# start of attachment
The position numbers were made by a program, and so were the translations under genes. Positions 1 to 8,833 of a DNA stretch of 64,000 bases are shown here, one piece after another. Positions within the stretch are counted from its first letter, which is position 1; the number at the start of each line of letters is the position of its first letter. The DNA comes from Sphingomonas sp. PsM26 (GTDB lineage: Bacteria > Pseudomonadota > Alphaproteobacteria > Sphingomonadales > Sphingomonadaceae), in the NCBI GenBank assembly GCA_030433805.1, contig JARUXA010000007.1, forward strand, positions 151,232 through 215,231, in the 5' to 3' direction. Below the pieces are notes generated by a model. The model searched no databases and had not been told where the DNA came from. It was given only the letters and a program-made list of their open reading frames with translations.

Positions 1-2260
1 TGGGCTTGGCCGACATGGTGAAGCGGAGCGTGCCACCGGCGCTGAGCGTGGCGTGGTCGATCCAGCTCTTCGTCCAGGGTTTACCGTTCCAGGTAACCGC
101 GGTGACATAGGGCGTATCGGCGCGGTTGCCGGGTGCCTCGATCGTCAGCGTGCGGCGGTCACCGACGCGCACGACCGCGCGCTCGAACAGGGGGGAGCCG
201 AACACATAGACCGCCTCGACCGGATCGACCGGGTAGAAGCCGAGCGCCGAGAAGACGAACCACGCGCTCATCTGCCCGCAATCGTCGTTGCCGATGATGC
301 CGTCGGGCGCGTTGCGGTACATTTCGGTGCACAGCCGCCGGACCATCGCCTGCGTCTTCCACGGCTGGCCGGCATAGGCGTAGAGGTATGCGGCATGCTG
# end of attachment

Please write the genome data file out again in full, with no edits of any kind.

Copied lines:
The position numbers were made by a program, and so were the translations under genes. Positions 1 to 8,833 of a DNA stretch of 64,000 bases are shown here, one piece after another. Positions within the stretch are counted from its first letter, which is position 1; the number at the start of each line of letters is the position of its first letter. The DNA comes from Sphingomonas sp. PsM26 (GTDB lineage: Bacteria > Pseudomonadota > Alphaproteobacteria > Sphingomonadales > Sphingomonadaceae), in the NCBI GenBank assembly GCA_030433805.1, contig JARUXA010000007.1, forward strand, positions 151,232 through 215,231, in the 5' to 3' direction. Below the pieces are notes generated by a model. The model searched no databases and had not been told where the DNA came from. It was given only the letters and a program-made list of their open reading frames with translations.

Positions 1-2260
1 TGGGCTTGGCCGACATGGTGAAGCGGAGCGTGCCACCGGCGCTGAGCGTGGCGTGGTCGATCCAGCTCTTCGTCCAGGGTTTACCGTTCCAGGTAACCGC
101 GGTGACATAGGGCGTATCGGCGCGGTTGCCGGGTGCCTCGATCGTCAGCGTGCGGCGGTCACCGACGCGCACGACCGCGCGCTCGAACAGGGGGGAGCCG
201 AACACATAGACCGCCTCGACCGGATCGACCGGGTAGAAGCCGAGCGCCGAGAAGACGAACCACGCGCTCATCTGCCCGCAATCGTCGTTGCCGATGATGC
301 CGTCGGGCGCGTTGCGGTACATTTCGGTGCACAGCCGCCGGACCATCGCCTGCGTCTTCCACGGCTGGCCGGCATAGGCGTAGAGGTATGCGGCATGCTG